Deathbed Planning

Once it is clear that a person is terminally ill, there is scope for carrying out some deathbed estate planning, if they wish to do so. This could include, for example:

  • Reducing their estate to the £2M threshold with some last-minute gifts, to enable their estate to benefit from the ‘residential nil rate band’ of £175,000 per person. If a person dies owning assets worth more than £2M currently, their inheritance tax free residential nil rate band will be tapered away or even reduced to nil. Subject to any capital gains tax consequences, the person could consider making a gift to reduce his or her estate to below £2M to retain the residential nil rate band. Although these gifts will not be effective for inheritance tax purposes if the person does not survive them by 7 years, they will successfully reduce the value of the estate sufficiently to make it eligible for the residential nil rate band, and possibly also that belonging to their late spouse.
  • Unmarried partners may wish to marry or form a civil partnership, so that they can pass assets from one to the other inheritance tax free, on death. This delays an inheritance tax hit until the second death, when their joint estate will benefit from both spouses’/civil partners’ transferable inheritance tax free allowances.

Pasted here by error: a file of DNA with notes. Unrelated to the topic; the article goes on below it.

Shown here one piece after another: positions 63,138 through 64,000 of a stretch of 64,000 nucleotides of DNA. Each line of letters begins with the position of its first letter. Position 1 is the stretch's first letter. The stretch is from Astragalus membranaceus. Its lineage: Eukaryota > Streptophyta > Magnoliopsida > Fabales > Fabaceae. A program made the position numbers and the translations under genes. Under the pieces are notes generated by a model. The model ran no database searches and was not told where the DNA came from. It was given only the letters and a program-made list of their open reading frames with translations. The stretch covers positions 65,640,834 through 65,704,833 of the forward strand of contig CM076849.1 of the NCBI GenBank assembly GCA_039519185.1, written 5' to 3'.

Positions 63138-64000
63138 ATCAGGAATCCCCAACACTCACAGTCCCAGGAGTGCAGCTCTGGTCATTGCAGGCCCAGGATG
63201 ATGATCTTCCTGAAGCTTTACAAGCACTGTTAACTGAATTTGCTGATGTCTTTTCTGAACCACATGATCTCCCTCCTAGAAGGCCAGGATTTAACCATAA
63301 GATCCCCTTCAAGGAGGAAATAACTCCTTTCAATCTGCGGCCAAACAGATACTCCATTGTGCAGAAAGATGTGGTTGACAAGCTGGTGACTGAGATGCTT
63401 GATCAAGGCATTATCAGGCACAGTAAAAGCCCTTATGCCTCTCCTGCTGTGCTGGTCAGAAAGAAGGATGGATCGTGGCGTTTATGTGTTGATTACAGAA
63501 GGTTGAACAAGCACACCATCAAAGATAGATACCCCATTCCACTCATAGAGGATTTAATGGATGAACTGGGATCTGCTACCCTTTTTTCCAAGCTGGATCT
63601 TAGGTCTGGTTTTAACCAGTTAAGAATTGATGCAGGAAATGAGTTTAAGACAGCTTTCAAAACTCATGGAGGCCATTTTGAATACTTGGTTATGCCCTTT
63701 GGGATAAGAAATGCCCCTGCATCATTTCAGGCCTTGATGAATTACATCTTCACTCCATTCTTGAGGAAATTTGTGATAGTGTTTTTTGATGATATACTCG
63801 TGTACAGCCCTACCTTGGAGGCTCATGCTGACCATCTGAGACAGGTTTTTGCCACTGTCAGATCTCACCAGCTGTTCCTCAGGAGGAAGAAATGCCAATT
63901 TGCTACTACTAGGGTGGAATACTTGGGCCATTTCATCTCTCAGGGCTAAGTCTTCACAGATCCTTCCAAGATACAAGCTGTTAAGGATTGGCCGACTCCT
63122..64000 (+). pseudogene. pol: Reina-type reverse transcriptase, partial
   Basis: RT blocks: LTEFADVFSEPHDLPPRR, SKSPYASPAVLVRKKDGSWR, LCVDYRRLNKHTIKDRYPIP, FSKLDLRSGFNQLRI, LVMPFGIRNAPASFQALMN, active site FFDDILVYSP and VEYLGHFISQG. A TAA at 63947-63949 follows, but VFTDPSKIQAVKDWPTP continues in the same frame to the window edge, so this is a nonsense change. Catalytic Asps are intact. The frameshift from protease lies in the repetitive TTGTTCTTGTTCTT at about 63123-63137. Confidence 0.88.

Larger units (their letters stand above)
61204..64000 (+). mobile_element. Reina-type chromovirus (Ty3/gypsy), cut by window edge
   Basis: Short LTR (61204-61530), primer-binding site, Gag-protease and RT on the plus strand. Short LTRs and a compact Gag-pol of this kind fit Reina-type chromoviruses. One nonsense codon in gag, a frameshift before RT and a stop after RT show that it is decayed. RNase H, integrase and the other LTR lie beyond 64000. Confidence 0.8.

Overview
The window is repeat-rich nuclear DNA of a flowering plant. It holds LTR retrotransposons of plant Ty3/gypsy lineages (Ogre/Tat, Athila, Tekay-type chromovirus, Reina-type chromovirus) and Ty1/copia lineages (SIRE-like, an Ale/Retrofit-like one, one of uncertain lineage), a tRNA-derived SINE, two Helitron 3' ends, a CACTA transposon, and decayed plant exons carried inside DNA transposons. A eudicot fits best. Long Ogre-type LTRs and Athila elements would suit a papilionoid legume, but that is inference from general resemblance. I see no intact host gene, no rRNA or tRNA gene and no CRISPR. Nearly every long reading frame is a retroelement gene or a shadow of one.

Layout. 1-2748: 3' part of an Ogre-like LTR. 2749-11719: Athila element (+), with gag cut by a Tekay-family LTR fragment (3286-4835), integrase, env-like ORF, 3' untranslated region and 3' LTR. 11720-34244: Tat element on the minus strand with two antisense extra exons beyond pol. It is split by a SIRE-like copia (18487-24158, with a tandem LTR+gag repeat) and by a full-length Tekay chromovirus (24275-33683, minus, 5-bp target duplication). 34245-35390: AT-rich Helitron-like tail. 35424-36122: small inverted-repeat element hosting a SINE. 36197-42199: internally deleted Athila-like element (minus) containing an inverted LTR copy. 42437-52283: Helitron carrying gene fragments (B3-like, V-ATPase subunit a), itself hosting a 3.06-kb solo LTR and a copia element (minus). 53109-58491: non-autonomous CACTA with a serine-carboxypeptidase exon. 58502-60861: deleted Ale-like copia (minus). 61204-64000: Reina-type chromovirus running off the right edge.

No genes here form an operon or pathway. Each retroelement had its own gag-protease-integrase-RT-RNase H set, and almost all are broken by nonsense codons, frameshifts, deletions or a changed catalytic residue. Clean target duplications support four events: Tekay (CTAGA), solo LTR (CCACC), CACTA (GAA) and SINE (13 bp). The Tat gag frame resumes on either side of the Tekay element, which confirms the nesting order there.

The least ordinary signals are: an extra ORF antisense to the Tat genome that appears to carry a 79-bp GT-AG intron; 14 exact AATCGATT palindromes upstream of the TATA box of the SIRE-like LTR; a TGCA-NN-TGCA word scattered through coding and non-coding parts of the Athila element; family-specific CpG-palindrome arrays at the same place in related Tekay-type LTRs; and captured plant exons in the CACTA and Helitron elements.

• Using up any unused lifetime exemptions much as the £3,000 annual exemption and small gifts exemption.
  • A terminally ill person with young children can make substantial gifts for their children’s ‘maintenance, education or training’ free of inheritance tax, under s.11 Inheritance Tax Act 1984.
  • If the dying person’s spouse or civil partner owns assets which are pregnant with gains, those assets could be transferred to the dying person free of capital gains tax, and then left back to their spouse or civil partner in their Will. This would wipe out the latent capital gain.
  • If there is a realistic prospect of avoiding the need to obtain probate, converting bank accounts in the person’s sole name into joint accounts and transferring property held in their sole name into joint names held as joint tenants would assist with this. It will also help to fund any inheritance tax liability.

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